When he related anything it was generally some old and evidently precious memory of his “Christian” life, as he called his peasant existence. The proverbs, of which his talk was full, were . . . those folk sayings which taken without a context seem so insignificant, but when used appositely suddenly acquire a significance of profound wisdom.
This description of the personality and behavior of the remarkable peasant Platon Karataev, from Book Twelve, Chapter 3, demonstrates how Tolstoy and Pierre both find Platon’s ordinary and uneducated “insignificance” highly significant. Platon is exceptional in being so common, in the best sense of the word—part of the common or shared native traditions of Russia. Many members of the cultural elite of Tolstoy’s day would have viewed Platon’s liberal use of Russian proverbs as a sign of low-class status and illiteracy. Tolstoy, however, gives Platon’s colloquial expression a mighty stamp of approval in referring to its “profound wisdom.” This comment reveals much about the view of wisdom Tolstoy offers in War and Peace. Wisdom is not to be found in high culture or foreign culture—Andrew and Pierre both return from trips to Europe without having become noticeably wiser—but rather from the experience of what is right under our noses. Tolstoy implies that sometimes the wisdom of a very common proverb can go completely overlooked until the right speaker uses the proverb appropriately and suddenly imbues it with deep meaning.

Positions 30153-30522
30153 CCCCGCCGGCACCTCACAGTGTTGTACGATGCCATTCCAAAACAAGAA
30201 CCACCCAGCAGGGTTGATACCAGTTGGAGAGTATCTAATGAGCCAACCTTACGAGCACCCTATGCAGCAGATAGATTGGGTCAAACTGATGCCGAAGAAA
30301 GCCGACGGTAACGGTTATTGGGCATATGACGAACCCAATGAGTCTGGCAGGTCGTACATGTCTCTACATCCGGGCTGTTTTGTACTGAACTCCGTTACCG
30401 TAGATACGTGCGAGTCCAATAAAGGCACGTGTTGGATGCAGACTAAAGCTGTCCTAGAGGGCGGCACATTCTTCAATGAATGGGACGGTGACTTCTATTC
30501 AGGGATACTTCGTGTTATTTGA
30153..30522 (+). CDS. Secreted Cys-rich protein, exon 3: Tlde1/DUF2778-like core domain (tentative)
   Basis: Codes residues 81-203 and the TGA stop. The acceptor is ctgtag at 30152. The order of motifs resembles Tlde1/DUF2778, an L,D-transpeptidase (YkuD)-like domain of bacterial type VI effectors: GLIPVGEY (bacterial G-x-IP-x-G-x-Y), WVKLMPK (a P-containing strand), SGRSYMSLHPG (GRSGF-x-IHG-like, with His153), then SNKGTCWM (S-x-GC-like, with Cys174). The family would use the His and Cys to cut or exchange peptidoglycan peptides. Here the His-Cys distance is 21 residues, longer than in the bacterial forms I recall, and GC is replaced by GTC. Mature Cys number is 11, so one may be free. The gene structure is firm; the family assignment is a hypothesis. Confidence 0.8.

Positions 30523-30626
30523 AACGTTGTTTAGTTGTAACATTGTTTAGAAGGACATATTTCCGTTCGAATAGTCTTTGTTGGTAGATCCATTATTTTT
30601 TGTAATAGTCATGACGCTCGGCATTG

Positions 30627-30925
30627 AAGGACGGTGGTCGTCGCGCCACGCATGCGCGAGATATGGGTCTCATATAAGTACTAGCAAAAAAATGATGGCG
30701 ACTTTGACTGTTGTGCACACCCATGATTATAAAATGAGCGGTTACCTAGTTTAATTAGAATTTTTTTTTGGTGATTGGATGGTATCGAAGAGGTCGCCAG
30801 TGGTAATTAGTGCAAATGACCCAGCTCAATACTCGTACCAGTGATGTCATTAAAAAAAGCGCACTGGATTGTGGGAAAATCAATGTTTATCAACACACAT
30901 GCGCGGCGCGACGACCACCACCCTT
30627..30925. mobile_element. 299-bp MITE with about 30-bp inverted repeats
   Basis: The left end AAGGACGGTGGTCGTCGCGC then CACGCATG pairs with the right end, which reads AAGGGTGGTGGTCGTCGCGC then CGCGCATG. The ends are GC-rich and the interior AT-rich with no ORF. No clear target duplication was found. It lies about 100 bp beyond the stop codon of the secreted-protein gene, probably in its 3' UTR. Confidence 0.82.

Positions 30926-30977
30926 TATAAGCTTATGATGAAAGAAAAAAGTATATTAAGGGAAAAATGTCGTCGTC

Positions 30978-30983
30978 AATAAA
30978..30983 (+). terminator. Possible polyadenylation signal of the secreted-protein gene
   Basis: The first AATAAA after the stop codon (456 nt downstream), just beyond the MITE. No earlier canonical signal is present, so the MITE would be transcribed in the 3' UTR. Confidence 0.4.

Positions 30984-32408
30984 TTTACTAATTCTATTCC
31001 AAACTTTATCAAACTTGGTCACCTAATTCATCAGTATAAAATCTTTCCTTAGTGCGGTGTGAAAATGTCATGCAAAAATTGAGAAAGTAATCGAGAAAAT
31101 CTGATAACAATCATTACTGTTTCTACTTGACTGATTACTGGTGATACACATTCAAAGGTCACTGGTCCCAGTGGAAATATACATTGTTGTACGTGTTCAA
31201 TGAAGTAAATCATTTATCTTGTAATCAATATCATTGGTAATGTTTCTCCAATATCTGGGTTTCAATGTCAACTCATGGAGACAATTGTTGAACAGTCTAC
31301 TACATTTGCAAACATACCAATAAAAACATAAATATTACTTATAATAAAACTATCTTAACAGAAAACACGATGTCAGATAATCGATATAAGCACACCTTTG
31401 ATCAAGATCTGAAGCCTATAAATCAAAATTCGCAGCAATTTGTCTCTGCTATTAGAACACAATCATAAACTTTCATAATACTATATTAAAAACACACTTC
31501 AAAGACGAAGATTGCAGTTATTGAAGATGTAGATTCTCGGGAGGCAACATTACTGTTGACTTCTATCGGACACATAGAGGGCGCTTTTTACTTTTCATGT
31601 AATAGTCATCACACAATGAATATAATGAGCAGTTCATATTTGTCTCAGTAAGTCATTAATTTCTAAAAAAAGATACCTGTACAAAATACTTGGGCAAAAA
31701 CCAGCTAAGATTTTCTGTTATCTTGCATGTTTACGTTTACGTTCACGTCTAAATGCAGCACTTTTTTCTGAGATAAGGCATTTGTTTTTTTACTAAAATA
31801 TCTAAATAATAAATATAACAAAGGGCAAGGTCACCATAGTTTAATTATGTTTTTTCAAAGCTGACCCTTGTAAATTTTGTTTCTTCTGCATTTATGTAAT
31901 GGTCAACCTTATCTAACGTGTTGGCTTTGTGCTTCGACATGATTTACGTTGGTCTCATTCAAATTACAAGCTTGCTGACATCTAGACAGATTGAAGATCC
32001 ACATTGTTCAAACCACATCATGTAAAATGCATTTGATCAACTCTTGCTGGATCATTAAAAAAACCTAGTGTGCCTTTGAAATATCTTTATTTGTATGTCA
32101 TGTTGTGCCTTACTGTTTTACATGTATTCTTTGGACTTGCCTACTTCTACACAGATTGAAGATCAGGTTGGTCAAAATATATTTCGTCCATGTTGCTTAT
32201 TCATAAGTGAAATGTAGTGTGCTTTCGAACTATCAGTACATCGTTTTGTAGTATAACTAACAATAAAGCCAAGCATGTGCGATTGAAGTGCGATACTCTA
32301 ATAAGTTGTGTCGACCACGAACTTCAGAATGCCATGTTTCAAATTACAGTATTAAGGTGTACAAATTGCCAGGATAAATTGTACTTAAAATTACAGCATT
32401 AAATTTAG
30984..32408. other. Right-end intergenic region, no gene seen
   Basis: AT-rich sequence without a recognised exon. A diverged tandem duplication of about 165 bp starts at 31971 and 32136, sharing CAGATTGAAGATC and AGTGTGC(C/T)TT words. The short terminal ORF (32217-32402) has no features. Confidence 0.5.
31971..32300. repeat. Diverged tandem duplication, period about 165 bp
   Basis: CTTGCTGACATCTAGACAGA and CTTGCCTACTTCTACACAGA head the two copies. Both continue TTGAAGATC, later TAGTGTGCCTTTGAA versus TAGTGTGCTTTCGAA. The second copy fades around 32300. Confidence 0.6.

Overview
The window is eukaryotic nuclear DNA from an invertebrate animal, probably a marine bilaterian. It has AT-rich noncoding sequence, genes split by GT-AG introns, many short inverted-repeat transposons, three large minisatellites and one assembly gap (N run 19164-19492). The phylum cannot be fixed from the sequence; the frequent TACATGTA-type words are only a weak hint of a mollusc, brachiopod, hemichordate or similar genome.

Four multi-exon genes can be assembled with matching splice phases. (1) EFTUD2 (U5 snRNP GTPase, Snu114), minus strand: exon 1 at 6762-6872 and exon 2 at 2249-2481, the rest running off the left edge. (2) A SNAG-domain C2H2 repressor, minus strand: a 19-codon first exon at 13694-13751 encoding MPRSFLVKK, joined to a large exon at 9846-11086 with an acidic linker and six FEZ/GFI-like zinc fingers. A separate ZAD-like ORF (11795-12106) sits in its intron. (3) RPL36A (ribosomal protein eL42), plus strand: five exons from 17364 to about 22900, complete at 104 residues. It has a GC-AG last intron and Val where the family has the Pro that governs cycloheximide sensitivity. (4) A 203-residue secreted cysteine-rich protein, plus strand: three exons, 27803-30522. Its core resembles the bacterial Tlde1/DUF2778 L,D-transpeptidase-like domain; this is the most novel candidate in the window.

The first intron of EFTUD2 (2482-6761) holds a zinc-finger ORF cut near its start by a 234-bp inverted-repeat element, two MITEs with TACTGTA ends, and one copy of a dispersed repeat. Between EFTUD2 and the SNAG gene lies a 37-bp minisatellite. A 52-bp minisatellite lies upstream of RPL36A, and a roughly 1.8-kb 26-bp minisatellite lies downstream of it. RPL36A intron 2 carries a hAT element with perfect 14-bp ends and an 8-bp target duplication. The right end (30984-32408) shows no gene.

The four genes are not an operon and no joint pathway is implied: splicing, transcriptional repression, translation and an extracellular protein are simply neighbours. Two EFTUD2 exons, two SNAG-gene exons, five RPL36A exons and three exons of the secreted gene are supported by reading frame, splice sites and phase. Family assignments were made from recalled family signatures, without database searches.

This passage also reveals another important idea in the novel, the suggestion that truth and meaning lie in human beings and in the full experience of human life, rather than in detached ideas or images or doctrines. The narrator does not give us any examples of mind-boggling ideas Platon has put forth, but instead refers to “some old and evidently precious memory” that the peasant narrates. It is not clear that the memory is at all precious in and of itself, but only that it is “evidently” precious to Platon himself. This distinction is key. Tolstoy implies that it does not really matter what a memory is, but only that someone attaches a personal meaning to it in his own particular way. That meaning then infuses the person with such a glow of wisdom that anyone who hears him cannot help but be affected by it—as we see in the fact that Platon profoundly affects Pierre. The truth that strikes Pierre is not a single idea he can carry away with him, but rather the fuller experience of knowing and interacting with Platon and appreciating the meaning he is able to convey.